Take the 2-minute tour ×
Movies & TV Stack Exchange is a question and answer site for movie and tv enthusiasts. It's 100% free, no registration required.

Surely the character knows this will happen through her training. Why wouldn't the hatch have a better mechanism such that astronauts do not run the risk of flying into space.

share|improve this question
4  
It wouldn't be normal to open the hatch when the enclosed space was pressurized, it would be normal to depressurize the space in a controlled way before opening the hatch. –  iandotkelly Dec 31 '13 at 23:23
    
In an emergency situation the hatch is openable from the outside, so why design it to blow out? –  P399 Jan 1 at 0:13
4  
Its an emergency - how can you prevent the force from the pressure contained? Either you allow external controls to vent the pressure before opening (either these don't exist or they were not used) or the hatch will open with some force. –  iandotkelly Jan 1 at 6:04

2 Answers 2

Surely the character knows this will happen through her training.

Of course she knows it will happen. There is (possibly) pressure on the inside and certainly none at the outside: it is physics basics, no training needed.

But I doubt that Ryan Stone's training dealt with this kind of an emergency situation. She has had six months of training according to the dialogue in the movie. I am no expert, but six months sounds rather minimal to me. It could be enough though, considering she is "just" a scientist added to the crew to install/setup some hardware. The emergency training for this kind of debris catastrophe, if at all, would be for the commander, the captain and mission control.

Why wouldn't the hatch have a better mechanism such that astronauts do not run the risk of flying into space.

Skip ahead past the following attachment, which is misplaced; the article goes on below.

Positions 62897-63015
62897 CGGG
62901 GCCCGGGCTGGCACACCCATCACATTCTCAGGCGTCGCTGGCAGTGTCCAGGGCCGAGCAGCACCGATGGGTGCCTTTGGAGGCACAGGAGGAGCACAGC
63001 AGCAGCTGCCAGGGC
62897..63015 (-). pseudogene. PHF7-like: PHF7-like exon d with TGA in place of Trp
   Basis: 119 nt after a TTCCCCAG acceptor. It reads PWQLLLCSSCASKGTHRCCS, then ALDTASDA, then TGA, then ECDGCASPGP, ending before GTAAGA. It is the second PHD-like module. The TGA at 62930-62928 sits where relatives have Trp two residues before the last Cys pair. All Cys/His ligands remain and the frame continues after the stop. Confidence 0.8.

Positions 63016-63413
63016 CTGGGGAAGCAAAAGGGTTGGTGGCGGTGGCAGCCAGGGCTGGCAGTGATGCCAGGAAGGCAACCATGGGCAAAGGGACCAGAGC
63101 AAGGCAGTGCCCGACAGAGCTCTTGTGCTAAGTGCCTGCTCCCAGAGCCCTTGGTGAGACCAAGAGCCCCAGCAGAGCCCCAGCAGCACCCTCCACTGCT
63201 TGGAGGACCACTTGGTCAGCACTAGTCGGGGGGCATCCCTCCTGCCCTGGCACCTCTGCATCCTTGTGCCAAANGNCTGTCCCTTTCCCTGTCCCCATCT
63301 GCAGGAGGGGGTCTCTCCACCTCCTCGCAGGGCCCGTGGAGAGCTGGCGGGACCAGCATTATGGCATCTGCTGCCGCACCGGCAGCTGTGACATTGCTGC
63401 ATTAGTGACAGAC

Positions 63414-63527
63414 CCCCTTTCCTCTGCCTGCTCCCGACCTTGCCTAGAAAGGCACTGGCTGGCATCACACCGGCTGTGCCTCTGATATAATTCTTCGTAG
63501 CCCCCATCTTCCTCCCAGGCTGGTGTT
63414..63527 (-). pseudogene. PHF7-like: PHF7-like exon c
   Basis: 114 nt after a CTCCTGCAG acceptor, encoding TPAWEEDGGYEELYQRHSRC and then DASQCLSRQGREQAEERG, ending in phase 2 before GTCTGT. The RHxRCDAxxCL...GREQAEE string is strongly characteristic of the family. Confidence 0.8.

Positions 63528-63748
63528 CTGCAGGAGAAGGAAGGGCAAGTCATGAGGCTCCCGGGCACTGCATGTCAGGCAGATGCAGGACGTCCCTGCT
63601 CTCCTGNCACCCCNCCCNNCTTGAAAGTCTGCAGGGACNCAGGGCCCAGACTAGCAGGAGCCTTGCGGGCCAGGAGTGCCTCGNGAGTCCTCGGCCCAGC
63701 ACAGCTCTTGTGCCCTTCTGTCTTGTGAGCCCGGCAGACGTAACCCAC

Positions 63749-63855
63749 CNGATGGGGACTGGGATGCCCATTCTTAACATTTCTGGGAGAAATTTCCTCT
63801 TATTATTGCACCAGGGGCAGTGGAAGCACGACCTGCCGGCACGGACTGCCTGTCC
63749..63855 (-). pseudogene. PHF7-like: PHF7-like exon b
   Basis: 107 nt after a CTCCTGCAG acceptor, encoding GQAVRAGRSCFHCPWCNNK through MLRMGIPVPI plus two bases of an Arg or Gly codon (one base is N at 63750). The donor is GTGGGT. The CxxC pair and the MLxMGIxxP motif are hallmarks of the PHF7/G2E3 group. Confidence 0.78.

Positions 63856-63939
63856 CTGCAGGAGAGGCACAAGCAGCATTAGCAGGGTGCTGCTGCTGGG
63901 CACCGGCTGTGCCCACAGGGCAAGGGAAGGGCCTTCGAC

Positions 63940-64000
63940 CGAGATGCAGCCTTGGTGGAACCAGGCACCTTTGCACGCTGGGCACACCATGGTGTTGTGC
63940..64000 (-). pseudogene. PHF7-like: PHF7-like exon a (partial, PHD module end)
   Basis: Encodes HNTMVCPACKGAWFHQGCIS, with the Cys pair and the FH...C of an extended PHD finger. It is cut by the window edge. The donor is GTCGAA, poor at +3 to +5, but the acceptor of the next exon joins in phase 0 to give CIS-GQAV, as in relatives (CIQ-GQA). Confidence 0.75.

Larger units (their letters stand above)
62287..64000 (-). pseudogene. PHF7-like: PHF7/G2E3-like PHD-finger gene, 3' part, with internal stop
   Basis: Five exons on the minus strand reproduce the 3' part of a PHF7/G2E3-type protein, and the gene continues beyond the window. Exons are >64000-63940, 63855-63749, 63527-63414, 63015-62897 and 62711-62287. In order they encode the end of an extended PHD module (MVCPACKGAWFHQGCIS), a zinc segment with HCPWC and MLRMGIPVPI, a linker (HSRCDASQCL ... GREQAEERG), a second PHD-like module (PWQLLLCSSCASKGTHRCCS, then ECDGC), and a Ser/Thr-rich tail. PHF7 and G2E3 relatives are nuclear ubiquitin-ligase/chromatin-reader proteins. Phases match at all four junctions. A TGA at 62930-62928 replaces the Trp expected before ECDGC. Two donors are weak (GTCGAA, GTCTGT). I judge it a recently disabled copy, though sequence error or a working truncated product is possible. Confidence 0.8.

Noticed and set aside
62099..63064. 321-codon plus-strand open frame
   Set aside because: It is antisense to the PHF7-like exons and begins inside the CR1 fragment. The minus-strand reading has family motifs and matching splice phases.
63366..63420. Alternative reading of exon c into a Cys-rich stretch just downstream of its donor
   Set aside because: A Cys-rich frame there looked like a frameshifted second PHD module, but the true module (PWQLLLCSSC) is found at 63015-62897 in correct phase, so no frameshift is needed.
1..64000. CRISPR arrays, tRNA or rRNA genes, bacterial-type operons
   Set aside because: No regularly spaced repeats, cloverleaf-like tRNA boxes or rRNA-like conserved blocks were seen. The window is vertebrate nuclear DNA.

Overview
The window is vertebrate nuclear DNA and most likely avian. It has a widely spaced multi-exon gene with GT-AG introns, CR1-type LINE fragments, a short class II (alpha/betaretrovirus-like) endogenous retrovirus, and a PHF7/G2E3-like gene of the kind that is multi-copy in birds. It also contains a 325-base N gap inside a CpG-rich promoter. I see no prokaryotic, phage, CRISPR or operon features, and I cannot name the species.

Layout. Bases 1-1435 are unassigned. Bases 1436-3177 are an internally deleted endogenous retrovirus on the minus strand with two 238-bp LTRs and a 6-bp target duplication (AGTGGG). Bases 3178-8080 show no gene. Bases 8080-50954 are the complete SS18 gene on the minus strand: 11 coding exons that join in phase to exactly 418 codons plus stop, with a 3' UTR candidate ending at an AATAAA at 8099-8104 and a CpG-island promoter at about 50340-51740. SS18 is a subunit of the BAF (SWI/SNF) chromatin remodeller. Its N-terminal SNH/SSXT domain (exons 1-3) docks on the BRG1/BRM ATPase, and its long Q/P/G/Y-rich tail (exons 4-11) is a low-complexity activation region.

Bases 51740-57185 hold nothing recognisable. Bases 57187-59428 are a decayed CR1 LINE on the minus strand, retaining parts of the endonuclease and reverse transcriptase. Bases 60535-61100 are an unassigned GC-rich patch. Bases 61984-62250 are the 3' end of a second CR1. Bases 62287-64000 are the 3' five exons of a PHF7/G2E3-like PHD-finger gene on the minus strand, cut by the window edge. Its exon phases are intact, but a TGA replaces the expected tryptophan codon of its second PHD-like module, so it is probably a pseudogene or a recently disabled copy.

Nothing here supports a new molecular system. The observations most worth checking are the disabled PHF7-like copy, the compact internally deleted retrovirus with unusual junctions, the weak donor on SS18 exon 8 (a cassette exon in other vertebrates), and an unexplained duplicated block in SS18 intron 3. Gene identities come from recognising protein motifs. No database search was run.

There is no need to: There is no risk if Ryan would have secured herself with the carabiner hook (as she did when she unscrewed the connectors between the ISS and the ship), and/or if she would not have been on top of the hatch but in front of it instead. But both times she was in respiratory distress and simply did not think of it in the panic.

share|improve this answer

The technology in "Gravity" was largely (but not exclusively) based on real-world technology. The film featured consultants from NASA, former astronauts as well as shuttle and space engineers.

The short answer for why the capsule in Gravity uses an explosive hatch is simply because that's what is used in reality.

http://youtu.be/dfVTX25hH-I?t=28s

share|improve this answer
    
The question isn't about explosive hatches, but about hinged hatches. –  NGLN May 24 at 14:48
    
@ngln - Er, that's what happens when you violently depressurise a spaceship with a hinged door. –  Richard May 24 at 15:02
    
The hinged door may have explosive bolts, but they do not explode. The door just swings open, although real hard. Remember that she closes the doors afterwards. The question is about the situation with an astronaut on the outside, while you answer for a situation with an astronaut on the inside. –  NGLN May 24 at 15:19

Your Answer

 
discard

By posting your answer, you agree to the privacy policy and terms of service.

Not the answer you're looking for? Browse other questions tagged or ask your own question.